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Thread: How to change name in console?

  1. #1
    Join Date
    Apr 2005

    How to change name in console?

    Hi everyone, I want to ask, how can i change the name that appear in the console. This is what appear:


    I want to change the dC9F96C8D...how i do this?

    Thanks in advance

  2. #2
    Master-Jedi-Pimps0r & Moderator thehorse13's Avatar
    Join Date
    Dec 2002
    Washington D.C. area
    See the hostname man page for your distro.
    Our scars have the power to remind us that our past was real. -- Hannibal Lecter.
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  3. #3
    Join Date
    Apr 2005
    Thanks, I found how to do it. But the hostname before was "linux", after I connect the machine to the internet it get "dC9F96C8D". If I change the hostname, Will I have problems with the internet connection?

  4. #4
    Senior Member gore's Avatar
    Join Date
    Oct 2002
    Probably not.

  5. #5
    Senior Member
    Join Date
    Jun 2003
    You can make the prompt to what ever you want, Depending on what shell you are using you will need to change your .shrc (sh)or .cshrc (for c/tcsh shell) or .bash (IIRC as i don't have/use bash) in your home directory. The man page for the shell will tell you more. Here are some fine and fun examples http://www.dotfiles.com/index.php3?cat_id=6
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  6. #6
    Leftie Linux Lover the_JinX's Avatar
    Join Date
    Nov 2001
    Beverwijk Netherlands
    I'm guessing you mean changing the bash prompt..

    Load of info on that:

    In short: export PS1="your code here"

    Sequence  	Description
    \a 	The ASCII bell character (you can also type \007)
    \d 	Date in "Wed Sep 06" format
    \e 	ASCII escape character (you can also type \033)
    \h 	First part of hostname (such as "mybox")
    \H 	Full hostname (such as "mybox.mydomain.com")
    \l 	The name of the shell's terminal device (such as "ttyp4")
    \j 	The number of processes you've suspended in this shell by hitting ^Z
    \n 	Newline
    \r 	Carriage return
    \s 	The name of the shell executable (such as "bash")
    \t 	Time in 24-hour format (such as "23:01:01")
    \T 	Time in 12-hour format (such as "11:01:01")
    \@ 	Time in 12-hour format with am/pm
    \u 	Your username
    \v 	Version of bash (such as 2.04)
    \V 	Bash version, including patchlevel
    \w 	Current working directory (such as "/home/drobbins")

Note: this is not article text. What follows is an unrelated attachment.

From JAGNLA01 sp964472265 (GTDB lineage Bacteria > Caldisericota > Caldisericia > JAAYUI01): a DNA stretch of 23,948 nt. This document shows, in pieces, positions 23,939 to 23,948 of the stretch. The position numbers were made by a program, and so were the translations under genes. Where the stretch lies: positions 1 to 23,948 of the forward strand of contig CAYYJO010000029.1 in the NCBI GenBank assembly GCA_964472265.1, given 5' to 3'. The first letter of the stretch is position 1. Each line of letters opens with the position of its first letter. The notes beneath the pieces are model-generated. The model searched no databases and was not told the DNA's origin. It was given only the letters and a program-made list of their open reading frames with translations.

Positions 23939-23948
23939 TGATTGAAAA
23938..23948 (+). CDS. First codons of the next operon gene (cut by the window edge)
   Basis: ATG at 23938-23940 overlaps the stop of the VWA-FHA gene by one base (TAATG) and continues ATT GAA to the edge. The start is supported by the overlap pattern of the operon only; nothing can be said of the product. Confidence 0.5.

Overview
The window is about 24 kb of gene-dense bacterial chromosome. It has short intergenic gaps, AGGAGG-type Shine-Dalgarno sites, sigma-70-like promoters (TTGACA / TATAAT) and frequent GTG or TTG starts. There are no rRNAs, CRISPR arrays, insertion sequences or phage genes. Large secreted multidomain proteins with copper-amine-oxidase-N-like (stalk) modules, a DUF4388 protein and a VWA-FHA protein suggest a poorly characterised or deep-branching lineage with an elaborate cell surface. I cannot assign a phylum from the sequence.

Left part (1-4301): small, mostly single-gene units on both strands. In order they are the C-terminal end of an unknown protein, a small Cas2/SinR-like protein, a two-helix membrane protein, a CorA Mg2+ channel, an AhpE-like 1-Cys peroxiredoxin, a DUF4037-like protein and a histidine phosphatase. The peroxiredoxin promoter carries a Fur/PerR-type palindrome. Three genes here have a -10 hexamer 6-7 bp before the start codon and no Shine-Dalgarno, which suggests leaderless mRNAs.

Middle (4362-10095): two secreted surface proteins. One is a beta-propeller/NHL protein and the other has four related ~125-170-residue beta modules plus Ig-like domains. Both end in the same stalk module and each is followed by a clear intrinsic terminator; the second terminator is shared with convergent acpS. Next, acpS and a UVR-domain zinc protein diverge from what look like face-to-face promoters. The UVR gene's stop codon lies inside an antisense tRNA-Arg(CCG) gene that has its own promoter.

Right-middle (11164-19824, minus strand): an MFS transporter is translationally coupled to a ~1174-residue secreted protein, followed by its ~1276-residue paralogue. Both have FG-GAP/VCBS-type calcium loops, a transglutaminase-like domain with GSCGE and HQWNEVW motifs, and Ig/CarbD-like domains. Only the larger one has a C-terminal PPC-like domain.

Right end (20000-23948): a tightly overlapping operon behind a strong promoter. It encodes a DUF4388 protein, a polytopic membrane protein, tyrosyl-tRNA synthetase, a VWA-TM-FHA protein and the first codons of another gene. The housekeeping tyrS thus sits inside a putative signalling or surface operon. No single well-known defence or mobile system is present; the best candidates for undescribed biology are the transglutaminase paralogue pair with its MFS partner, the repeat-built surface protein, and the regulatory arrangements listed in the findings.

\W 	The "basename" of the current working directory (such as "drobbins")
    \! 	Current command's position in the history buffer
    \# 	Command number (this will count up at each prompt, as long as you type something)
    \$ 	If you are not root, inserts a "$"; if you are root, you get a "#"
    \xxx 	Inserts an ASCII character based on three-digit number xxx (replace unused digits with zeros, such as "\007")
    \\ 	A backslash
    \[ 	This sequence should appear before a sequence of characters that don't move the cursor (like color escape sequences). This allows bash to calculate word wrapping correctly.
    \] 	This sequence should appear after a sequence of non-printing characters.
    ASCII stupid question, get a stupid ANSI.
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  7. #7
    Join Date
    Apr 2005
    Hey thanks everyone. Here is the (really) last question: I have enetered int he page dotfiles.com, but how do I edit the bash for having prompt with color (for example)...if you have a link I can use, it will be helpfull

  8. #8
    Leftie Linux Lover the_JinX's Avatar
    Join Date
    Nov 2001
    Beverwijk Netherlands
    For that the LSCOLORS enviroment variable is invented..

    once again a lot of info on this:

    in short: export LSCOLORS="your code here"

    the code should be type=colour or even type=effect;colour;bgcolour etc..
    also a ; between colour and the next type

    di = directory
    fi = file
    ln = symbolic link
    pi = fifo file
    so = socket file
    bd = block (buffered) special file
    cd = character (unbuffered) special file
    or = symbolic link pointing to a non-existent file (orphan)
    mi = non-existent file pointed to by a symbolic link (visible when you type ls -l)
    ex = file which is executable (ie. has 'x' set in permissions).
    0   = default colour
    1   = bold
    4   = underlined
    5   = flashing text
    7   = reverse field
    31  = red
    32  = green
    33  = orange
    34  = blue
    35  = purple
    36  = cyan
    37  = grey
    40  = black background
    41  = red background
    42  = green background
    43  = orange background
    44  = blue background
    45  = purple background
    46  = cyan background
    47  = grey background
    90  = dark grey
    91  = light red
    92  = light green
    93  = yellow
    94  = light blue
    95  = light purple
    96  = turquoise
    100 = dark grey background
    101 = light red background
    102 = light green background
    103 = yellow background
    104 = light blue background
    105 = light purple background
    106 = turquoise background
    ASCII stupid question, get a stupid ANSI.
    When in Russia, pet a PETSCII.

    Get your ass over to SLAYRadio the best station for C64 Remixes !

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